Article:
|Date:||December 14th, 2006 10:46 pm (UTC)|| |
I think I'd like this garden, based on your description, sketches, and other visual examples. Yeah.
I was reminded of you this past weekend when I took a brisk walk in the Arnold Arboretum and came across a garden
that I'd not seen before.
Thanks for the link! That garden does look really cool - I particularly like the multi-season intersest and educational opportunities that it will offer. It's been years since I've been to the Arnold Arboretum, but it is still one of my favorite arboretums. Such a gorgeous set-up and, of course, the best Wich Hazel collection ever.
I think I'd like this garden too. It is always exciting to see if what is built is like what you imagine and intend. I hope so.
|Date:||December 15th, 2006 02:51 am (UTC)|| |
It looks neat and playful, yet also private, with the higher hedges! I like it! :)
Playfu and yet private (intimate) is exactly what I was going for, thanks. The hedges will be a touch higher than normal (they'll be 230 cm high) to emphasise the feeling of intimacy.
|Date:||December 15th, 2006 06:00 am (UTC)|| |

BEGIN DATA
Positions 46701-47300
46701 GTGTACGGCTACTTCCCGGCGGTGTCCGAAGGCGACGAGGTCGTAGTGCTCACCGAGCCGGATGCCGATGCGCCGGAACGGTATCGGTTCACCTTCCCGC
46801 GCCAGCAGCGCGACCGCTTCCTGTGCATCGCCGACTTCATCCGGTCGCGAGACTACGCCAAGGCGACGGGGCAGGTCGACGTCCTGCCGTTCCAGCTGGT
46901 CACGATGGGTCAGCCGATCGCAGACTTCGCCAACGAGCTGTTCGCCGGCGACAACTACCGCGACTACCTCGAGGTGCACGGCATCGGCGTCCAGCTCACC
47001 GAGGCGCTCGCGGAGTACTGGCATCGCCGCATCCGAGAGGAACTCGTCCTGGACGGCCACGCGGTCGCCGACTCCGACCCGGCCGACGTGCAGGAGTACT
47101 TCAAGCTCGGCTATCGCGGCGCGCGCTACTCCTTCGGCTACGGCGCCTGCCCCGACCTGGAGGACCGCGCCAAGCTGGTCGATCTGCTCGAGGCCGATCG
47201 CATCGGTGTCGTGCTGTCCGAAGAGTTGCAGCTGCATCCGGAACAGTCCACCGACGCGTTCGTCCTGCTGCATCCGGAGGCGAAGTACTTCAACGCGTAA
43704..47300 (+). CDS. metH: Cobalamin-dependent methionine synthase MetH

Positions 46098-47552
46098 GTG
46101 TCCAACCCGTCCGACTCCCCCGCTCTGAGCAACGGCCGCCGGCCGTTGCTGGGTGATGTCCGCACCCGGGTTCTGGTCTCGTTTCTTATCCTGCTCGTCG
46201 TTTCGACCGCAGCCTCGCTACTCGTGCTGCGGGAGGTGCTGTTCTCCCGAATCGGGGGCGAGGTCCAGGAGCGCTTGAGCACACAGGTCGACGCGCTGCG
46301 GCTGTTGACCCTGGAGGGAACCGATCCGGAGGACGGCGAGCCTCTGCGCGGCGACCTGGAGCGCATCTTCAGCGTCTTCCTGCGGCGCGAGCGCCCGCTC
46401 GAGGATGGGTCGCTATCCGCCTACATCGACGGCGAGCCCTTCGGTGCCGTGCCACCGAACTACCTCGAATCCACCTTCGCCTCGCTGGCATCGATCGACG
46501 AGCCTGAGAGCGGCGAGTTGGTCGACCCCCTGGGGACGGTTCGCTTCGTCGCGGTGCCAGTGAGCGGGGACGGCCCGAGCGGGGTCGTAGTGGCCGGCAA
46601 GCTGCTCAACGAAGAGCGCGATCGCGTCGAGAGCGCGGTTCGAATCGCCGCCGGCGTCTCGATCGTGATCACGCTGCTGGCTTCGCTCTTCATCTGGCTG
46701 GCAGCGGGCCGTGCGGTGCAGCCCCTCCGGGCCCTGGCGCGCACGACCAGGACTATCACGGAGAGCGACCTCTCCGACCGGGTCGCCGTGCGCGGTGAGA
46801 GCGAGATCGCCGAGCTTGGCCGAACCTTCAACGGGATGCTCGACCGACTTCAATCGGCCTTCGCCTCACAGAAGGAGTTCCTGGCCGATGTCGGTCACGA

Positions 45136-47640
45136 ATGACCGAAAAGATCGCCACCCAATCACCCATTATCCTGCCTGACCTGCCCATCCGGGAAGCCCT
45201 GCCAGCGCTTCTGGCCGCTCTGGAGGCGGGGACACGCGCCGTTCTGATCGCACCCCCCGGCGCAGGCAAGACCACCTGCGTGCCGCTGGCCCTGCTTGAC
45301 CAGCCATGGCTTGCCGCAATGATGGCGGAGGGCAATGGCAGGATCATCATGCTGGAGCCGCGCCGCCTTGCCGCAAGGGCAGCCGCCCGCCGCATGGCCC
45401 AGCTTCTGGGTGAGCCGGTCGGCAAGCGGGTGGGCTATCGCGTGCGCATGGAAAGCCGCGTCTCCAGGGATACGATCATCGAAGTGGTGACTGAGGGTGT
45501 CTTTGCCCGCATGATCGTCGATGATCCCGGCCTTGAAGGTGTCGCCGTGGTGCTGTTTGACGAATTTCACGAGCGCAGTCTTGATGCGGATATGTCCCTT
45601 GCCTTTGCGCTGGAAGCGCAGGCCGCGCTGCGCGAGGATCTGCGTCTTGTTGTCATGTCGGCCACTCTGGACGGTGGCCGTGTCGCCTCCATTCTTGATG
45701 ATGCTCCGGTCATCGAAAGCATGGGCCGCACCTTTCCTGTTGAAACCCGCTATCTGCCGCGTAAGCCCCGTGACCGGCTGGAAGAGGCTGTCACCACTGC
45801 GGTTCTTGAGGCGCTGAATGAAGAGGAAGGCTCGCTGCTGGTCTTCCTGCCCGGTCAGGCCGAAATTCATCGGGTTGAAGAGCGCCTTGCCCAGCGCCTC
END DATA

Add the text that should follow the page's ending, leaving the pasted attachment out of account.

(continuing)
beautiful! good luck :) your are so talented.
|Date:||December 15th, 2006 08:44 am (UTC)|| |
It's drawing ME in! The top photo looks like a smiling face :) Which is what I have after looking at these images.
It kind of does look like a smiley face, doesn't it? I hadn't noticed that. :)
Wow, that's really nice. Forget the kids, I want to play in it! How about a purple-leaved tree along with all the green, like maybe a Forest Pancy redbud, to break things up a bit, or act as a focal point in a corner?
That's a very cool program you used to make th 3-D views.
I especially love that floral relief; I hope you're able to use that in your implementation.
The jury is still out regarding the trees. I have considered a purple leaf tree - and specifically considered Cercis 'Forest Pansy' actually. It might work for the two trees outside the hedges. What is making me lean towards a variegated treee, however, is the darkness of the hedges (yew).
It's a very snazzy 3d program and surprisingly easy once you get the hang of it. In contrast with 3d Studio Max, which made me want to pull my hair out.
I really, really hope I get to implement the floral relief idea. I'm wracking my brain (and that of several more technical types) to figure out a way to do so that won't cost a fortune.
i love the organic flow of this garden!
I suspect that Capability Brown and Olmstead would also approve.
I'm curious, however, how it will be received by the Dutch public - who do seem to love their straight lines.
i love it - it's like walking through a dream. :)
Wow, thank so much. That is incredibly encouraging to hear.
it really does look like it flows nicely. i can't wait to see real pictures of it!
The 3D model is great for visualising! It looks like a lovely garden, I too hope to see the real finished article :)
|Date:||December 20th, 2006 05:08 pm (UTC)|| |
Wow! That is a beautiful garden, I like the labyrinth-y feel of it! Please do post pictures once it's completed! :-)